I Can’t Play Bass and So Can You! A Reflection on Starting Something New.
In the summer of 2020, in the heart of the pandemic and heat of Central Washington State, I had an impulse, “I want to play bass.” I have experience working on learning to play the drums as an adult, so it was not a blind leap into the world of music; however, the extent of my knowledge with a stringed instrument is a brief ineffectual stint I had trying to learn acoustic guitar in college. Nevertheless, I knew intrinsically that this was something I desired. One week I told my wife, “I think I want to learn the bass.” She said, “okay, that sounds cool.” The next week I texted her a link of a seller on FB marketplace selling a deep blue Fender Jazz Bass in ‘like new’ condition with amp and pedal for 300 bucks. In a matter of days, that weekend, we were on our way to Wenatchee WA to pick up the instrument. The exchange goes off without a hitch, the equipment is all in good condition. The seller had similar intentions but found that they were not able to dedicate the time that they wanted to to learn the instrument and wished me better luck.
With bass now safely at home, I took to YouTube to figure out how to approach learning the basics. I found a couple of good one off lessons from various YouTubers, but one channel stuck out to me more than the others: Josh Fossgreen over at Bass Buzz. Josh had just the right combination of solid knowledge, entertaining delivery, and ability to break down information that captivated me. With the limitations of going to find an in person teacher in a rural town during the pandemic, I figured I’d give his online course a try. The course is module based and upon payment you have access to it forever (one thing I look for in online courses). The structure of each lesson begins with an introductory concept followed by a practical application of what was covered in the lesson (i.e. let’s play some music). In the practical portion of the lesson there is a slow, medium, and up to tempo speed of the song you’ll jam to. The only requirement for moving forward is comfortably playing the slow tempo, Josh makes it a point to encourage his students to keep moving forward in the course.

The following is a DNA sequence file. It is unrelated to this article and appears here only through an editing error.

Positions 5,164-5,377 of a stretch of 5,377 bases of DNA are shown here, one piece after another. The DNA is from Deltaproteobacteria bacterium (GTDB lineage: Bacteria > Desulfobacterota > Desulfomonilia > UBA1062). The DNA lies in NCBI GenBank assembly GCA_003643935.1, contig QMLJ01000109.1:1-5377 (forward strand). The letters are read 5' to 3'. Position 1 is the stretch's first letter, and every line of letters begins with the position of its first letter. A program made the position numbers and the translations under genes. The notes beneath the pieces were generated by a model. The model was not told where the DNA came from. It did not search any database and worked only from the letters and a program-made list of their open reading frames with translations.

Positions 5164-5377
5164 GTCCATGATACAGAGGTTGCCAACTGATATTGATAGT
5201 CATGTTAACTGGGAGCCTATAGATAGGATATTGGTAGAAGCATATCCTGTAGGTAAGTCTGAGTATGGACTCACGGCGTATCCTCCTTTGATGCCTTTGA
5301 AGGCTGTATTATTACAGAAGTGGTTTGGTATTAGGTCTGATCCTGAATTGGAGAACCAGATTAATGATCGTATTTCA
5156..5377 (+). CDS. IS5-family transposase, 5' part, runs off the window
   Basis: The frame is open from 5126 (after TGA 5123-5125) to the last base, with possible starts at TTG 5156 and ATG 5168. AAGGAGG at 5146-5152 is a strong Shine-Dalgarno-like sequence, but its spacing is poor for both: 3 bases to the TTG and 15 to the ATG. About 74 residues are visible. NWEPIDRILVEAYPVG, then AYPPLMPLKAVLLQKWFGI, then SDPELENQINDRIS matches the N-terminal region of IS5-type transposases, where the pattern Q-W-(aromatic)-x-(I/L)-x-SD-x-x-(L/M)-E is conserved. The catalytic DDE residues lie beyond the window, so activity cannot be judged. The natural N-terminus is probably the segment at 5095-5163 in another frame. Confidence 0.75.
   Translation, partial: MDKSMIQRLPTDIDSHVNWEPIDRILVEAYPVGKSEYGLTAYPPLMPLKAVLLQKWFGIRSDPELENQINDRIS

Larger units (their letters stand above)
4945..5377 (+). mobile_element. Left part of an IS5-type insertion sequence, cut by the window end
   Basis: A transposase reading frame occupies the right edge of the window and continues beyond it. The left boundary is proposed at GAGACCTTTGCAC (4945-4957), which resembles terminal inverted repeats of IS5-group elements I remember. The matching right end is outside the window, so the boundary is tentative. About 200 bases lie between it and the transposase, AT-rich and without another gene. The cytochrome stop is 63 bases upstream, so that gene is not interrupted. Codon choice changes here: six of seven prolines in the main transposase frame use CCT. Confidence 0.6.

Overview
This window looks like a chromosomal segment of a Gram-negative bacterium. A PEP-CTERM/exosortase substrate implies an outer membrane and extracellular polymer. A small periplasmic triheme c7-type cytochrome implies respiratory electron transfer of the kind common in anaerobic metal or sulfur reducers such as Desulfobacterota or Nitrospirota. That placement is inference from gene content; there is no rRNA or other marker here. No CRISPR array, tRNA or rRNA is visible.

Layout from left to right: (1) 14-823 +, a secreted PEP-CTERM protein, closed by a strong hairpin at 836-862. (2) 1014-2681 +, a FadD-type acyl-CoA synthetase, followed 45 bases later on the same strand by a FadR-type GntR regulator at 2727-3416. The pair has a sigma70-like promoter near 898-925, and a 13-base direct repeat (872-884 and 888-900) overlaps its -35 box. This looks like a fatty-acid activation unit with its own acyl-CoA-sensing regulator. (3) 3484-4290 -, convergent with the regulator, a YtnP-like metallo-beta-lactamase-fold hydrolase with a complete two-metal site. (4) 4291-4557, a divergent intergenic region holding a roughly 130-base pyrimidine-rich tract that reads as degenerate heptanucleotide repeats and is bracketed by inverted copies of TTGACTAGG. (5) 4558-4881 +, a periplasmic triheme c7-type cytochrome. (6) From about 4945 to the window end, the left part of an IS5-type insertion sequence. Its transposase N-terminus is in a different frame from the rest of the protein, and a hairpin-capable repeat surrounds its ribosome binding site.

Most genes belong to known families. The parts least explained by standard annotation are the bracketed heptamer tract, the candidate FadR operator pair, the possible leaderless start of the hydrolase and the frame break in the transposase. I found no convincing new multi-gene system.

Why this emphasis on moving forward? Well, there is something very important/telling about the structure of the lessons and modules. Yes, Josh is trying to teach important fundamental concepts for bass playing but more than that, he is trying to get you to pick up your bass and play, to have fun, and to progress. All of which sets the stage for you to come back and pick up your bass again and practice. Whether it is moving onto the next lesson or working on learning a previous bassline up to speed, the structure of the course is telling you, “the only way to get better is to do.”
That is what we try to focus on here at Jax of All. Your practice does not necessarily need to be long, or arduous, and by no means perfect. You just have to do and keep doing, a little bit at a time, as consistently as you can and you will see progress. It’s not instant, it’s not overnight, but it is real; you will move forward and you will grow.
It’s now been over 6 months since my bass purchase, and I can say I have steadily seen progress and improvements in my playing.
While I don’t yet feel like I can really drop in and play with a seasoned band, improvise well, or write a particularly compelling bass line, I am confident that with consistent practice, I can realistically attain each one of those goaIs. Every second, minute, hour, and day that I pick up that bass and practice brings me that much closer to being able to ‘play bass.’